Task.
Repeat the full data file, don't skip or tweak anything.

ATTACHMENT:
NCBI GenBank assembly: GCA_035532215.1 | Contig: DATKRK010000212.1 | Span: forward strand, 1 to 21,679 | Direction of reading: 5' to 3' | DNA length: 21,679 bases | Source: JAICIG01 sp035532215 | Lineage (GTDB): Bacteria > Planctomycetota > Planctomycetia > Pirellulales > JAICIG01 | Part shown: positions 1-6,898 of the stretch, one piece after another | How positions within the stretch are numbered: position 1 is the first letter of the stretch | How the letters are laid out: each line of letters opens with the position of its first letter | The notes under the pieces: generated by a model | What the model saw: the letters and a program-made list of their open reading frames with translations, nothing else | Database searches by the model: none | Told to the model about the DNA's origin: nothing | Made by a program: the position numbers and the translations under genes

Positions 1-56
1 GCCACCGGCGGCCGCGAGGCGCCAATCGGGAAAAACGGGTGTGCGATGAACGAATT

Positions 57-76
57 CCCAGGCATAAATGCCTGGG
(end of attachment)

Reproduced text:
NCBI GenBank assembly: GCA_035532215.1 | Contig: DATKRK010000212.1 | Span: forward strand, 1 to 21,679 | Direction of reading: 5' to 3' | DNA length: 21,679 bases | Source: JAICIG01 sp035532215 | Lineage (GTDB): Bacteria > Planctomycetota > Planctomycetia > Pirellulales > JAICIG01 | Part shown: positions 1-6,898 of the stretch, one piece after another | How positions within the stretch are numbered: position 1 is the first letter of the stretch | How the letters are laid out: each line of letters opens with the position of its first letter | The notes under the pieces: generated by a model | What the model saw: the letters and a program-made list of their open reading frames with translations, nothing else | Database searches by the model: none | Told to the model about the DNA's origin: nothing | Made by a program: the position numbers and the translations under genes

Positions 1-56
1 GCCACCGGCGGCCGCGAGGCGCCAATCGGGAAAAACGGGTGTGCGATGAACGAATT

Positions 57-76
57 CCCAGGCATAAATGCCTGGG